By TABITO FUKUTOMI/ Staff Writer
August 11, 2021 at 10:00 JST
HIROSHIMA--Hailed as the “Shot-put King,” Shizuo Takata became a six-time Japan National Championships winner after he turned 18 and went on to compete in the 1936 Berlin Olympics.
Just nine years later, Takata's life was transformed when an atomic bomb detonated over his native city of Hiroshima, leaving him with acute radiation sickness that finally claimed his life when he was 54 years old.
However, the former Olympian found solace in photography and gradually built a reputation for his skills behind the lens.
His 58-year-old photographer grandson, Toshiaki, decided that the Summer Games, which have just ended in Tokyo, offered a perfect opportunity to show off his grandfather's artistry with a camera.
It is the first such exhibition of Takata's works and is being held in his hometown. The exhibition at the Izumi Museum of Art in Hiroshima's Nishi Ward runs until Aug. 29.
Although Takata lost in a preliminary round at the Berlin Olympics, he was a standout shot putter who was invited to friendly games staged across Europe.
After he retired from the sport, he worked as a secretary to the president of Chugoku Haiden, present-day Chugoku Electric Power Co., in Hiroshima.
On the morning of Aug. 6, 1945, Takata was invited out for coffee by a colleague. But he declined, saying he had pressing work to attend to.
Several minutes later, the atomic bomb detonated.
His office was about 680 meters from ground zero. Takata was buried under rubble after the ceiling and walls collapsed.
When he crawled out, covered in blood, he felt a sharp pain in his shoulders and Achilles tendon. Walking with a limp, Takata helped to dig out colleagues from the debris.
He then went to search for his eldest daughter, Chizuko, who was attending school in the city. She suffered serious head injuries in the blast and died two weeks later at the age of 14.
Takata also suffered severe symptoms from radiation exposure that included acute fatigue and nausea.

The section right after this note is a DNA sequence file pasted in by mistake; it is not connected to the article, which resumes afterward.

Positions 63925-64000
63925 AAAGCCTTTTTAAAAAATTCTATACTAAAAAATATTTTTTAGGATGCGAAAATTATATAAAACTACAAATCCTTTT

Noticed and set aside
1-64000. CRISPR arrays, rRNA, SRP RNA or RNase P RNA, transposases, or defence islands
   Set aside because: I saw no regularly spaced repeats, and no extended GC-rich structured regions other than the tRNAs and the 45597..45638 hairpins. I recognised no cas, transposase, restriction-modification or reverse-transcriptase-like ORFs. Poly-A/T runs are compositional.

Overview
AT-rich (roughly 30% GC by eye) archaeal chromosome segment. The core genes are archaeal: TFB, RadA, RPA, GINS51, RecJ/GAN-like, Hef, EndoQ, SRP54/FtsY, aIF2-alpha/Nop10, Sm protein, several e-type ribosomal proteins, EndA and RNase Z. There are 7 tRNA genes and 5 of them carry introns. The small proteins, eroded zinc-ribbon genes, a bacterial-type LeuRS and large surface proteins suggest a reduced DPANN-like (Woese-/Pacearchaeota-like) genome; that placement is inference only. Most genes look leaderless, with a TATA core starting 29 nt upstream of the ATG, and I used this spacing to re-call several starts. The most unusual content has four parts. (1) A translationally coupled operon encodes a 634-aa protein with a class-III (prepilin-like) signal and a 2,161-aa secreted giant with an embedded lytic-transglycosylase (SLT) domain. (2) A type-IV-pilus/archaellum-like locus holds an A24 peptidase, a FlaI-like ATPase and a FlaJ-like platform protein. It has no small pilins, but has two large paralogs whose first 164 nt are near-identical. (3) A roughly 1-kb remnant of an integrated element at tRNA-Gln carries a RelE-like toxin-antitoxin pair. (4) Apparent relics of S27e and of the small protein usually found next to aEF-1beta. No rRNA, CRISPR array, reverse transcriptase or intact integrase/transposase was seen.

His memories of competing in the Berlin Olympics nine years earlier saved him from despair.
Cameras were distributed by the Berlin Olympics organizers so participants could keep a record of the Games, viewed by Hitler as an opportunity to promote his government and Nazi ideals based on racial supremacy.
Photography quickly became Takata's passion. He took photos of leading contenders, local residents and cityscapes.
He continued taking pictures of his family after he retired as an athlete.
In 1954, when he was beginning to feel better, he started taking photos of Hiroshima with a new Leica camera.
One photo shows a U.S. couple walking with their arms linked and smiles on their faces in the Peace Memorial Park against the backdrop of the Memorial Cenotaph dedicated to the atomic bombing victims. Shot in 1958, 13 years after the bombing that claimed tens of thousands of lives, the photo is titled "Heiwa e no Michi" (Road to peace).
In another photo, female students are seen jumping on a shovel to imitate a pogo stick.
Takata left a note with a photo of a stray dog wandering inside the Atomic Bomb Dome, looking back on himself immediately after the bombing: "I was also wandering around without knowing what to do, just like the stray dog."
Takata took more than 1,400 photos that vividly captured track and field club members, some of which were published in a 40-part series that ran in a specialty magazine.
"Junbi Undo" (Warm-up), which captures the dynamism of an athlete with an outstretched leg, won a prize at an international photo contest held alongside the 1960 Rome Olympics.
Takata was eagerly looking forward to watching the 1964 Tokyo Olympics. But with acute radiation sickness taking its toll, he suffered a stroke and died in December 1963 at age 54.
In 2018, a study by Mikiko Sone, a professor emeritus at Hiroshima City University and a onetime Olympic athlete herself, showed that Takata was the world's only Olympian who became a hibakusha, or atomic bomb victim. Her study focused on Olympians killed in battle.
"I feel my grandfather's message especially in four photos shot in the same composition," Toshiaki said.
They include: the American couple walking with their arms linked with a smile on their faces; an Indian woman dressed in a sari; a family of five from Europe; and a one-footed Asian man on crutches.
Each photo was taken in front of the Memorial Cenotaph in the Peace Memorial Park.
When the photos were taken in the 1950s, war was raging in Vietnam and the Korean Peninsula against the backdrop of the Cold War.
Takata once described his feelings for his works: "It's not people who are bad. It's wars and atomic bombs. I want to grasp the hands of people from around the world and take 'a step toward peace.'"
Visit this page for the latest news on Japan’s battle with the novel coronavirus pandemic.
Cooking experts, chefs and others involved in the field of food introduce their special recipes intertwined with their paths in life.
Haruki Murakami and other writers read from books before selected audiences at the new Haruki Murakami Library.
The Asahi Shimbun aims “to achieve gender equality and empower all women and girls” through its Gender Equality Declaration.
Let’s explore the Japanese capital from the viewpoint of wheelchair users and people with disabilities with Barry Joshua Grisdale.